Call for Help from the Shibasphere

I got this email a few days ago and, while you’ll see my deathless wisdom *pause for laughter* below, I’m thinking that the people who read this blog might have some good advice to offer Jessica:

I hope you don’t mind if I ask your advice/opinion on my Shiba….

I adopted him from a dog rescue in June. The vet estimates that he is around 5 years old. Some problems have surfaced since he came to live with us. First, he is the only dog I have ever met that has absolutely no problem sleeping in a pool of his own piss in his crate. He doesn’t mind going in at all. I shut the door. He looks up at me with an expressionless face, squats, and pees the most ridiculous river of urine imaginable, not once breaking eye contact with me. At first I thought “Hmn, maybe he’s doing this because he knows I am going to let him out so i can clean it up” and that this was just a plea for attention…. But lo and behold, whether I clean it or let him stew in it, he never fails to leave a pee puddle in his kennel. His crate is the perfect size for him- just enough room to lay, turn, stand, etc. I’ve tried plastic crates and I’ve tried wire crates… I’ve tried lots of bedding and no bedding at all. He goes outside before and after crating (where he finds a spot to lay down like a goat and stare at me blankly). So he gets ample opportunity to pee outside…. He’s been crated in my bedroom where he can see me, and he’s been crated in the dog room, where the other dogs are crated. Location seems to make no difference. In fact, NOTHING seems to make a difference. I really feel like he holds it all day long, just waiting to piss in the crate.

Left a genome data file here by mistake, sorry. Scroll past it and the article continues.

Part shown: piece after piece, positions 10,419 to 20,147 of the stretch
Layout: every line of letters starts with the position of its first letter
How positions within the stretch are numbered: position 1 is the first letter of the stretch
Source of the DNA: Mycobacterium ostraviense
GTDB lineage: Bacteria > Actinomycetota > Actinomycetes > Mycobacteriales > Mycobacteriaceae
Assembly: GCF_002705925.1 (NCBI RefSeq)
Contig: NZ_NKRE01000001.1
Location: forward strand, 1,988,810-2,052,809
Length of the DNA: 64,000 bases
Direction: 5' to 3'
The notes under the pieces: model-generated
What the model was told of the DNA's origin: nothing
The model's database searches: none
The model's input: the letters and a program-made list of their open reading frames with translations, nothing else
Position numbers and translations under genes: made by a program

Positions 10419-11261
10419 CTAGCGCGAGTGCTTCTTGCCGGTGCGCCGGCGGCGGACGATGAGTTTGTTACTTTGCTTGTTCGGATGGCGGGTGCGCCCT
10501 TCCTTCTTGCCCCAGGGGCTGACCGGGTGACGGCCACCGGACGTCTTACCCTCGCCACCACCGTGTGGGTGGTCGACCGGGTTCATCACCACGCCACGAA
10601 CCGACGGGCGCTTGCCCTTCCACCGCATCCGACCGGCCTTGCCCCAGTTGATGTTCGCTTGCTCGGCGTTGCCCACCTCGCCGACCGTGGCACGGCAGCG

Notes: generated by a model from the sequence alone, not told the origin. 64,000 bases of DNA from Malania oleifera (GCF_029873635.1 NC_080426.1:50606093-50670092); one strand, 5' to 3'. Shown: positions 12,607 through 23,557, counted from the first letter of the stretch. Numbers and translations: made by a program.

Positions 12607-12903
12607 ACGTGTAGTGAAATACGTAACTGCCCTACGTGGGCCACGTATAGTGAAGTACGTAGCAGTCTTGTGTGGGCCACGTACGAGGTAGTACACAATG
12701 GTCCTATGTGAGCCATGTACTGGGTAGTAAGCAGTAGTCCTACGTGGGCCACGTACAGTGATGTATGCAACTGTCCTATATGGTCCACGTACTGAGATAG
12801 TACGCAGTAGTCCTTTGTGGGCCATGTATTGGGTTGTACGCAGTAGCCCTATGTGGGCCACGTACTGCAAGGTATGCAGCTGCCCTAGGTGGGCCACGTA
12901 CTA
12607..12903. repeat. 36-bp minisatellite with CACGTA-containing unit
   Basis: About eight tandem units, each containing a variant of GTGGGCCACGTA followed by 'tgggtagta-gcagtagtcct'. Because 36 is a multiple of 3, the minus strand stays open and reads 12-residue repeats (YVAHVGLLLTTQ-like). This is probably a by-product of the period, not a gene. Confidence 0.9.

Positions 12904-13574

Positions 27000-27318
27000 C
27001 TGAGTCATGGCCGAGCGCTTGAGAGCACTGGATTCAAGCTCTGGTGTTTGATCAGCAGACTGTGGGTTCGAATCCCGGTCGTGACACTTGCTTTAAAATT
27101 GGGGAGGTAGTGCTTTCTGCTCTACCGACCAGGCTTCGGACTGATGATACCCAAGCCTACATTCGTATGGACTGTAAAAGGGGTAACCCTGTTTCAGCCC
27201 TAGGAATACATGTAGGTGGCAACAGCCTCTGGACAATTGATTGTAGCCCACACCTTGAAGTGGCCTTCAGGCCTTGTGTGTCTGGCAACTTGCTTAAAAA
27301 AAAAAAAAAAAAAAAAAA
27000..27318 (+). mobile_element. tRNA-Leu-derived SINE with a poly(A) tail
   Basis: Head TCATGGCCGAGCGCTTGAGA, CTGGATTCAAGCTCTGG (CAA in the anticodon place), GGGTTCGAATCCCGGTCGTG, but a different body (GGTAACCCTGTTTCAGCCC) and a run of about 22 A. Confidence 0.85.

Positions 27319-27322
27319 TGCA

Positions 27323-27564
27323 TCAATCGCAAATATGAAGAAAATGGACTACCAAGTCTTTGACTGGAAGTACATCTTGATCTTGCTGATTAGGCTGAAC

So aside from the peeing, he constantly C-O-N-S-T-A-N-T-L-Y is pacing. Circles, circles, circles, allllllll day long. Will not sit still. Not even a little bit. My vet seems to think he has an anxiety problem. She’s prescribed doggy-prozac for him. I’m still not sure how I feel about this. I thought the peeing and the pacing could maybe be a side effect of some kind of health problem but two vets later and full blood panels, he is in perfect health. There’s nothing medically wrong with him that could be causing the urination in the crate.

He seems fearful of the most ridiculous things…. Little noises, movement, someone walking by him…. He’s ran headfirst into walls trying to get out of the way of someone walking by him. He scrambles away like his tail is on fire if anything rubs him the wrong way.

And the strangest thing ever? I can take him to dog shows, pet conventions, noisy pet stores, and he LOVES IT. No anxiety. No pacing. Relaxed. Mellow. WTF??! Like a perfect angel. And everyone comments on how well-behaved and precious and stately he looks. And he just sits there with his little Shiba-smirk while they go on and on about how good a dog he is….. And then the minute we get home its RUN FOR YOUR LIFE — SOMEONE’S GONNA EAT ME!!!!

I love this dog. He’s hilarious, sweet, and endearing… But really… I do NOT understand where he comes up with this stuff… I’ve been a dog lover all my life… I’ve had jack russels, shih tzus, american bulldogs, springer spaniels, and I breed Miniature Pinschers (which up until now I thought were the most hard-to-decode dogs there were). This Shiba is the most quirky creature I’ve ever encountered. How much of this is normal?? Its really the peeing in the crate thing that baffles me more than anything.

So.. I hope you don’t mind… But…. help?

And here’s my reply: